Now that Democrats have a supermajority in the State Senate, could this lead to more rent reforms benefiting New York City tenants?
The Democrats' victory in the New York Senate could present an opportunity to expand upon the Housing Stability and Tenant Protection Act, the landmark rent reform legislation passed in 2019, says Sam Himmelstein, a lawyer with the firm Himmelstein, McConnell, Gribben, Donoghue & Joseph who represents residential and commercial tenants and tenant associations.
But in the short term, a top priority is likely to be protections for tenants impacted by the coronavirus and ensuing economic crisis. There are two major pieces of legislation currently in committee, both of which are designed to offer NYC tenants relief: the Emergency Housing Stability and Displacement Prevention Act and the Rent and Mortgage Cancellation Act of 2020.
The former would prevent all eviction and foreclosure filings for commercial and residential tenants throughout the pandemic and for a year following, and the latter would cancel all rent for tenants, as well as mortgage payments for small homeowners, for the duration of the Covid-19 state of emergency, plus an additional 90 days.
Tenant advocates hope this legislation will prove more successful than a previous Covid rent relief program, which prioritizes households with the greatest economic need and requires renters to file an application proving they meet specific criteria.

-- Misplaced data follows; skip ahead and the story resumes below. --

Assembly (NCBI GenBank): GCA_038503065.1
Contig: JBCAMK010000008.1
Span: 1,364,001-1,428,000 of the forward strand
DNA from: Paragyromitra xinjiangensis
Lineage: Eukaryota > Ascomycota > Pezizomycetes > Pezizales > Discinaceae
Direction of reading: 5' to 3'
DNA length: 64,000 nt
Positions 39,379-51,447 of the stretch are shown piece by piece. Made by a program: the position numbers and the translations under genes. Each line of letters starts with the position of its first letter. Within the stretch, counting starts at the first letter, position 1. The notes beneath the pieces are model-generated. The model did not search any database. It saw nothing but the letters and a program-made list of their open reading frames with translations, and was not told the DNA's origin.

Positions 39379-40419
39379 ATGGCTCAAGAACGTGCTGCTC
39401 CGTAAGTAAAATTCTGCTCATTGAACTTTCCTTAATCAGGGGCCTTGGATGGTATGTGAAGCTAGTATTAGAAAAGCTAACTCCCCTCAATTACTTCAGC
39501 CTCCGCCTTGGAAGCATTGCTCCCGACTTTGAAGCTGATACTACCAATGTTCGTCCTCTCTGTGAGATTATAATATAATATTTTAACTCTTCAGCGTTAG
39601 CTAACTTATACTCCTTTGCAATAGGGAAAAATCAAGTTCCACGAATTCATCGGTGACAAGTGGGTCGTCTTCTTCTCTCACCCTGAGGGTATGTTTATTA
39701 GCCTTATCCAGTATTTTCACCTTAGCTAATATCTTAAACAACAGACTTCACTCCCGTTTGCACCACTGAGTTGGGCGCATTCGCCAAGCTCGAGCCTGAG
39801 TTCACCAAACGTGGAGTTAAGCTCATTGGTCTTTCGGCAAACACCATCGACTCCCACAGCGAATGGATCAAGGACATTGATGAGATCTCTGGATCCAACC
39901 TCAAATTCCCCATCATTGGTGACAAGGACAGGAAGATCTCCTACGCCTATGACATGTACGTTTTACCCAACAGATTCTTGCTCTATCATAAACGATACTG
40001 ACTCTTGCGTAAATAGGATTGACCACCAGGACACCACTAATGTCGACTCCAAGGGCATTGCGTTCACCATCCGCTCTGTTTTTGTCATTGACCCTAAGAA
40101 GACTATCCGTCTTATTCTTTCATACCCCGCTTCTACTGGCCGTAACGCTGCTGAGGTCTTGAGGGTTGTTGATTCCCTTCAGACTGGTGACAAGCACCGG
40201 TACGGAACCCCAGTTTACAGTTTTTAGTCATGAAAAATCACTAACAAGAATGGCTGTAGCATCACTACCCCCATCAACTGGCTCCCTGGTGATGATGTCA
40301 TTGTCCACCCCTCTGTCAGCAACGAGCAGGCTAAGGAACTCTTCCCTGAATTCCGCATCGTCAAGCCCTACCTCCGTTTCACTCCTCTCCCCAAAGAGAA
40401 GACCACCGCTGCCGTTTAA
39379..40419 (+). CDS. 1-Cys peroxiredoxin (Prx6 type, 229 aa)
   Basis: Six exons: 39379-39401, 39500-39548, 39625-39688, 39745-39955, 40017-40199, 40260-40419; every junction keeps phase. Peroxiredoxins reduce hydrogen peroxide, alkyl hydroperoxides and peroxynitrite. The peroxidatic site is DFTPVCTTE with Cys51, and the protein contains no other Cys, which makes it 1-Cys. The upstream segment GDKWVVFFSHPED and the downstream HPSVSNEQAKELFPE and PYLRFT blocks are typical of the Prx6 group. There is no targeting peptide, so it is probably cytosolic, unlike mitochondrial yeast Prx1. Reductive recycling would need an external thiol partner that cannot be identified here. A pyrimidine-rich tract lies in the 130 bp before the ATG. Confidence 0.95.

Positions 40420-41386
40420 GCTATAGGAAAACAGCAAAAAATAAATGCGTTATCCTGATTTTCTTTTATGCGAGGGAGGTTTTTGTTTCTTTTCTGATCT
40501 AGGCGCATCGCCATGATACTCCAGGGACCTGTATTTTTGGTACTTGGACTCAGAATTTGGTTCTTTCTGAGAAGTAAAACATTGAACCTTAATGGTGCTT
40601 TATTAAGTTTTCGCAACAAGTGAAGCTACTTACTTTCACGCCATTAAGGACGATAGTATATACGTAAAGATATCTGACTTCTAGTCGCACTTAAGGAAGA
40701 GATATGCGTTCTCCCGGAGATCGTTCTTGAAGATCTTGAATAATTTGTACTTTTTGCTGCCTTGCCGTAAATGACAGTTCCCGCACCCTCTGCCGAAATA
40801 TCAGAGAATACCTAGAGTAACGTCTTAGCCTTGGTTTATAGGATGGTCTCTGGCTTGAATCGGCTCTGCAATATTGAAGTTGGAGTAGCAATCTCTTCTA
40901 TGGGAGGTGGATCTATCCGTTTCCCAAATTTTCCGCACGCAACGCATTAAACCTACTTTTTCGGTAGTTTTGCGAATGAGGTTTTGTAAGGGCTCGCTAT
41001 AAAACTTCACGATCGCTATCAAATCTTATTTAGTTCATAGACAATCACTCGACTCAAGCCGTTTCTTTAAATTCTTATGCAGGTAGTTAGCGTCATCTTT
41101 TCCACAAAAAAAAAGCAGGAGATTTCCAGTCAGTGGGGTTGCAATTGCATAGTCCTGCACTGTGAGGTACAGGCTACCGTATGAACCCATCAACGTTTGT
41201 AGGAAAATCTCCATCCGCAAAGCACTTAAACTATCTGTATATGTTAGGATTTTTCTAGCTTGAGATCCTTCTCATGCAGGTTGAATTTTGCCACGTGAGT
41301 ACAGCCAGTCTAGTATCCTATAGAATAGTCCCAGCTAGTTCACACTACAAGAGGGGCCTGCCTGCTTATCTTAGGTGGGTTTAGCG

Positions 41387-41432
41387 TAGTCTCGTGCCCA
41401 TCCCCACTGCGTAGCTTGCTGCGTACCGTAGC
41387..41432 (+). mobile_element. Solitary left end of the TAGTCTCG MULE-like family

“The bill they passed for tenants to apply for relief didn’t work well,” Himmelstein says. “Word didn’t get out, and tenants couldn’t figure out how to use it. This new legislation doesn’t seem to be tied to economic distress, so it should be easier for people to figure out.”
That said, it’s possible these bills will be heavily negotiated, and end up being passed in different form.
Beyond Covid-related relief, there is opportunity for Senate Democrats to build on HSTPA by passing a tenant protection bill that would prevent landlords from evicting tenants without good cause without good cause, which would extend certain rights to market-rate tenants that are ordinarily reserved for rent-regulated tenants.
The Senate supermajority could also end up passing legislation levying additional taxes on New York State billionaires, which would likely have benefits for NYC tenants.
“Some of those funds could be used to help people with issues paying the rent, and help landlords who are struggling, too,” Himmelstein says.
Finally, the new supermajority may see fit to reinforce certain aspects of the HSTPA, including its stance on charging broker fees to renters.
“The idea that tenants, instead of landlords, have to pay the broker when renting an apartment was in fact eliminated by the legislation,” Himmelstein explains. “The secretary of state began enforcing it, but brokers sued and the secretary agreed, pending legislation, to stop enforcing it. That’s why tenants are still being charged.”
Tenant advocates argue that this practice is illegal, and brokers who charge tenants risk being sued. Democrats in the state legislature could use their new supermajority to clarify issues such as these.
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Sam Himmelstein, Esq. represents NYC tenants and tenant associations in disputes over evictions, rent increases, rental conversions, rent stabilization law, lease buyouts, and many other issues. He is a partner at Himmelstein, McConnell, Gribben, Donoghue & Joseph in Manhattan. To submit a question for this column, click here. To ask about a legal consultation, email Sam or call (212) 349-3000.